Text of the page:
understand Huey Pierce Long is to understand that he created himself
ideas as an answer to poverty in the 1930s. His methods, though often
debated, were largely successful in his home state of Louisiana, where
he bankrolled projects that employed the jobless, he heavily taxed the
rich in the state so that he could help the poor, and he squelched
anyone who got in his way. A regular Robin Hood! This is his story.
Huey Long was
any man he
wanted to be. To some, he was a savior, while to others he was the
Devil himself. A self-made man with a self-made history, and armed with a versatile
personality, Long adapted to his environment, whether in the backwoods
swamps of Louisiana with potential voters or on the floor of the U.S.
Senate, he could be the human chameleon and could change his very
outward persona on a moment's notice. He was born not in the log
cabin he liked to reminisce about, but rather, according to his sister,
Lucille Long Hunt, was born in a large wood-sided house in the farming
community of Winnfield, Louisiana on August 30, 1893. Though his family
was large in number Long's sister said they were not poor, as Long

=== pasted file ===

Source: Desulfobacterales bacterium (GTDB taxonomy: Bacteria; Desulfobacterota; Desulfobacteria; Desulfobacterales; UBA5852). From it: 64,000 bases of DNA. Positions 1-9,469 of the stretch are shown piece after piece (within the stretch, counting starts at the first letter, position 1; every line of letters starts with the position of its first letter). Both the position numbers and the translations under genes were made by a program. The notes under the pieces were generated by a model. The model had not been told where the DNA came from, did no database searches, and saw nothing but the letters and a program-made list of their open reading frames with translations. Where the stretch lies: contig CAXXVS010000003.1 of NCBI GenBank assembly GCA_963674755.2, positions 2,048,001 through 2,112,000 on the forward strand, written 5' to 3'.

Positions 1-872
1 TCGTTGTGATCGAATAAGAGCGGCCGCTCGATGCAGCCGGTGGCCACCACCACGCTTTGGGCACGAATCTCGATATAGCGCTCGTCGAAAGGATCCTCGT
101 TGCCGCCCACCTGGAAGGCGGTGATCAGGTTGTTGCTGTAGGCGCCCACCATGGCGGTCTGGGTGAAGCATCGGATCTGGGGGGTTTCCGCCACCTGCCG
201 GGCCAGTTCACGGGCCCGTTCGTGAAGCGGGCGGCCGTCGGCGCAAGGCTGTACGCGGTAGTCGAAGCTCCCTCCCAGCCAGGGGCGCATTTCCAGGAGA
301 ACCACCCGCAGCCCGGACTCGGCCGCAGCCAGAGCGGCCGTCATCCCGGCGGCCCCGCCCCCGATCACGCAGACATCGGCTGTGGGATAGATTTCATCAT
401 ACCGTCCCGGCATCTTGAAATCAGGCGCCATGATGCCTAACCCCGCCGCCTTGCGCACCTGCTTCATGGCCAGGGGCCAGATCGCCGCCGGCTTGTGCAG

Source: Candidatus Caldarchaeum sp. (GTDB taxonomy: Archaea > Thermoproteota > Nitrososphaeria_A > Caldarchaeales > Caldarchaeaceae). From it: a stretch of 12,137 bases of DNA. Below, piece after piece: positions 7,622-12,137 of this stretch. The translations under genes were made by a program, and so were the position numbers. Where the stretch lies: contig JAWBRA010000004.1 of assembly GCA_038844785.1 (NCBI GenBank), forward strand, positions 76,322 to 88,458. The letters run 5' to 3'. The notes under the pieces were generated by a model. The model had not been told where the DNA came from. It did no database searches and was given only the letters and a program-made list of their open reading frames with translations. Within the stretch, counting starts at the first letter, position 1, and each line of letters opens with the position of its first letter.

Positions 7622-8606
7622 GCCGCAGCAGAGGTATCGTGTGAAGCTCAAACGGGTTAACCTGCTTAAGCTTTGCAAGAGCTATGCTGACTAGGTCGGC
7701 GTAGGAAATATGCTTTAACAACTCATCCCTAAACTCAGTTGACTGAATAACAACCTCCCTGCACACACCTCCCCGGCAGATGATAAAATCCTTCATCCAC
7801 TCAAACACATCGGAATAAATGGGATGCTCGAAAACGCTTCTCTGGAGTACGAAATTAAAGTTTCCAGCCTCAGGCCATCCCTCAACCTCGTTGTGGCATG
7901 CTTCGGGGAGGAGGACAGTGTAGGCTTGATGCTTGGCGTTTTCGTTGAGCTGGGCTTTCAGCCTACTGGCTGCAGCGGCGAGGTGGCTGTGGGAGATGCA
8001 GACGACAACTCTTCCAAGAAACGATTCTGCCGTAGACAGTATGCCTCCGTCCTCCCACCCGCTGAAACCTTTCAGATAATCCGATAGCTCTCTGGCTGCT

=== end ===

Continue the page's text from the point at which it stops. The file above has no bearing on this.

liked to say just after he told people that he was raised in a log
cabin. Long's sister said, "He wanted to be just like somebody who
jumped out of a stump" (Burns 1). Truly, Long wanted to be not only
everyman, but a voice for the common man.
is a potted
history. After dropping out of high school in 1910 without a diploma,
he took jobs selling products door-to-door. His sister said his "gift
for gab" made him quite a good salesman and, much like in later life,
he never took no for an answer (Burns 1). Long's everyman persona didn't
years of door-to-door sales, Long enrolled part-time in law school at
Tulane University, in New Orleans, where he spent the remainder of his
time in self-study of law. In just a year he asked for a private bar
exam and he passed it with ease and in sharp contradiction to the
backwoods persona he liked to portray. Upon earning his degree, he set
up a meager office and began taking up cases of the small farmer and
laborer on the grounds of what we would now call compensation law (Brinkley 13).
Through these cases, Long saw how the rich benefited at the expense of
the poor man. Long vowed to avenge the poor man through his law
practice, and through holding public office.